After the side panels 92a through 92h have been joined together, the bottom cap 84 is applied to enclose the bottom of the container 106 in the same manner described in relation to FIG. 4. The barrel may then be lined with plastic or other suitable material so that it is ready to be filled with cheese or other bulk flowable product at the convenience of the user. Like the three-piece barrel heretofore discussed, the two-piece barrel does not require the bottom pad associated with the prior art and may thereby be produced at less cost than the prior art. Also, similar to the three piece barrel, it is preferred that the two-piece barrels be assembled in less than about two minutes per barrel. Accordingly, it is preferred that the assembly process be accomplished by a machine, inasmuch as manual assembly of the barrel would most likely take longer than two minutes per barrel.

When the barrels are ready to be filled, they are transported from the staging area to a filling area, where they are subsequently filled with cheese or other bulk flowable product. After the barrel is filled, the top flaps 104a through 104h are designed to be folded down to enclose the container 106, then sealed with tape or glue in the same manner as in the prior art. Specifically, the top of the container 106 is closed by folding in the four smallest top flaps 104a, 104c, 104e and 104g, followed by the two largest top flaps 104h and 104d and then the two remaining top flaps 104b and 104f.

Now turning to FIGS. 7a and 7b, there is shown a bottom flat 42' (FIG. 7a) and top flat 40' (FIG. 7b) which may be used with the barrel flat 38 of FIG. 3a to form a three-piece cheese barrel according to an alternative embodiment of the present invention. The barrel flat 38 is adapted to form the body of the barrel, the bottom flat 42' is adapted to form the bottom of the barrel and the top flat 40' is adapted to form the top of the barrel. Preferably, the blanks 38, 40' and 42' are constructed of 500 lb. double-wall corrugated cardboard, so that the completed cheese barrel will be capable of holding and supporting up to 500 pounds of cheese or other bulk flowable product. Nevertheless, it will be appreciated that the blanks 38, 40' and 42' may be constructed of any suitable material known in the art.

The bottom flat 42' is preferably made of single-wall B-flute corrugated cardboard, but it will be appreciated that the bottom flat 42' may be made of any suitable material known in the art. The bottom flat 42' is comprised of a bottom hub 110 having a perimeter composed of eight sides, 112a through 112h, corresponding to the eight sides of an octagonal barrel. However, it will be appreciated that the bottom flat 42' may have any number of sides, corresponding to the number of sides of the barrel with which it is to be used.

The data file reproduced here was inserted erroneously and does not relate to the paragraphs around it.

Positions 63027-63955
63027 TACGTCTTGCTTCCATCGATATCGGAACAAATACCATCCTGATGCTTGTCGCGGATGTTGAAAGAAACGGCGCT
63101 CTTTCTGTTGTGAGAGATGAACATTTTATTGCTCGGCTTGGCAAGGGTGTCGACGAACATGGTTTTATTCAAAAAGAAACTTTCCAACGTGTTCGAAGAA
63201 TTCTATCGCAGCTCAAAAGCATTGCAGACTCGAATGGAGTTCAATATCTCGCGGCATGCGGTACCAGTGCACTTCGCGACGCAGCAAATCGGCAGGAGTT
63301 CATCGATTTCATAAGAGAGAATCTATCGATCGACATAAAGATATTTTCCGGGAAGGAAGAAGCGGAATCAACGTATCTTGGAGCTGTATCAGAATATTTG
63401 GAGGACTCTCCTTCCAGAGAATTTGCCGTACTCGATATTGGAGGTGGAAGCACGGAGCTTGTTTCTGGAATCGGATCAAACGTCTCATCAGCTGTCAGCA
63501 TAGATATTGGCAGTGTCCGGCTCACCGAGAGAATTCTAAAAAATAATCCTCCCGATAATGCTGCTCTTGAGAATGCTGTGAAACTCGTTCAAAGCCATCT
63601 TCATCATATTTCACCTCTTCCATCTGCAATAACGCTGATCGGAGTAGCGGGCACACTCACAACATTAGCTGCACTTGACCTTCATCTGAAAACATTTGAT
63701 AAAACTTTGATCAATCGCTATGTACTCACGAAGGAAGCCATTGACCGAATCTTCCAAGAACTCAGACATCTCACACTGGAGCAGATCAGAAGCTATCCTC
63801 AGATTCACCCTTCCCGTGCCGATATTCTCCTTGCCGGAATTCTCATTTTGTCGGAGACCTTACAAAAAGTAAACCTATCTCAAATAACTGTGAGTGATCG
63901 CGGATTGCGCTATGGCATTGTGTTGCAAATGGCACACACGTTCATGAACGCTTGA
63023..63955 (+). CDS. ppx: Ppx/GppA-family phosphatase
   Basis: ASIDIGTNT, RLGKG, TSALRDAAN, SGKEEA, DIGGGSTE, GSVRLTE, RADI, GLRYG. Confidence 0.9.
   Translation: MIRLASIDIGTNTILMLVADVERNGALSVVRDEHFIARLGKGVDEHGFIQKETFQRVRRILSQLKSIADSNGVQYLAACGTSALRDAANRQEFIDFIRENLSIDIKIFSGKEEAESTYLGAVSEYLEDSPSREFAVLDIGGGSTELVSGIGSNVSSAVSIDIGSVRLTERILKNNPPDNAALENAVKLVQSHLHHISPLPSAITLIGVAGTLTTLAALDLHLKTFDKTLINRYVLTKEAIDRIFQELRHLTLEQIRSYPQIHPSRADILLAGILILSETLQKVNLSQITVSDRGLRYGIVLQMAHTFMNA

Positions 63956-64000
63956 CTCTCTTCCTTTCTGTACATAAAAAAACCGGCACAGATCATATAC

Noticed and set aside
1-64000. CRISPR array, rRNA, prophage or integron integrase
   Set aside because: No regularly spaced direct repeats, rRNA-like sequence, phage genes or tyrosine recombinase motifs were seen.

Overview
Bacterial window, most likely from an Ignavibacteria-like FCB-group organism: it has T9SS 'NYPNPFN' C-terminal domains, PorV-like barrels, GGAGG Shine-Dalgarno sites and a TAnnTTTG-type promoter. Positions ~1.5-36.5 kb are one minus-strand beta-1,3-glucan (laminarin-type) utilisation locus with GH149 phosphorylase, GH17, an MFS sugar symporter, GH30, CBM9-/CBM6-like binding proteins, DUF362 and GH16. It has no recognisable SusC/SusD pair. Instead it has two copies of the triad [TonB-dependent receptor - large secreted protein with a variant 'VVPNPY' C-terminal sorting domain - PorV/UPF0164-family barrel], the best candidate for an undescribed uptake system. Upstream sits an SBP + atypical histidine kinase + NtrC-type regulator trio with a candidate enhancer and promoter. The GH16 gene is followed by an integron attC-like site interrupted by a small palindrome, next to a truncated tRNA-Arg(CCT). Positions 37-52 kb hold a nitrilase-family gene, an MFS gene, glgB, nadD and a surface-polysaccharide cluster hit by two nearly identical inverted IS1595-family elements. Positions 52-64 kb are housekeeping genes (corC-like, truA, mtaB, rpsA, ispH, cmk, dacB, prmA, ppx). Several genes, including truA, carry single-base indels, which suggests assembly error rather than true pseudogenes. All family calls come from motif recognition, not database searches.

A plurality of bottom flaps 114a through 114h extend outwardly from corresponding sides 112a through 112h of the bottom hub 110. The plurality of bottom flaps include four large bottom flaps 114a, 114c, 114e and 114g respectively attached to non-consecutive sides 112a, 112c, 112e and 112g of the bottom hub 110, and four small bottom flaps 114b, 114d, 114f and 114h respectively attached to the remaining four sides 112b, 112d, 112f and 112h of the bottom hub 110. Generally, each of the large bottom flaps is defined by a rectangular base portion and a pair of opposing wing portions extending outwardly from the base portion, where the wing portions are hingedly attached to the base portion by a vertical score line. More specifically, wing portions 116, 118 are defined by respective vertical score lines 115, 117 on large bottom flap 114a, wing portions 120, 122 are defined by respective vertical score lines 119, 121 on large bottom flap 114c, wing portions 124, 126 are defined by respective vertical score lines 123,125 on large bottom flap 114e and wing portions 128, 130 are defined by respective vertical score lines 127, 129 on large bottom flap 114g.

The bottom flaps and wings are designed to be folded upwardly and adhered to one or more of the side panels of the barrel to secure the bottom flat 42' to the barrel, as shown in FIG. 8. When the small bottom flaps 114b, 114d, 114f and 114h are folded upward, they each become adhered to one of the corresponding sides of the barrel. When the large bottom flaps 114a, 114c, 114e and 114g are folded upward, the base portion of the respective flaps overlap with the side panels positioned immediately above them, and the wing portions of the respective flaps overlap with the next adjacent side panel. In combination, the bottom flaps and wings thus provide a second layer of structural support to the sides of the barrel at the bottom of the barrel, creating a barrel with greater burst strength and greater stacking strength than the one-piece prior art barrel.

A top flat 40' according to one embodiment of the present invention is shown in FIG. 7b. The top flat 40' is comprised of a top hub 135 having a perimeter composed of ten sides, 132a through 132j. In the illustrated embodiment, the number of sides of the top hub 135 (e.g., ten) is greater in number than the number of side panels of the barrel flat with which it will be used (e.g., eight in FIG. 3a). This is to allow for greater conformity of the top cap over the barrel in spite of deformation of the top of the barrel as it becomes filled with bulk flowable product. More specifically, as the barrel is filled with bulk flowable product, the sides of the barrel will bow outwardly at the top so as to form a more rounded shape at the top than at the bottom of the barrel. A better fit is achieved by increasing the number of sides of the top hub, because the greater number of sides more closely approximates the rounded shape at the top of the barrel. However, it will be appreciated that the top flat 40' may have any number of sides, either equal to or greater in number than the number of sides of the barrel with which it will be used.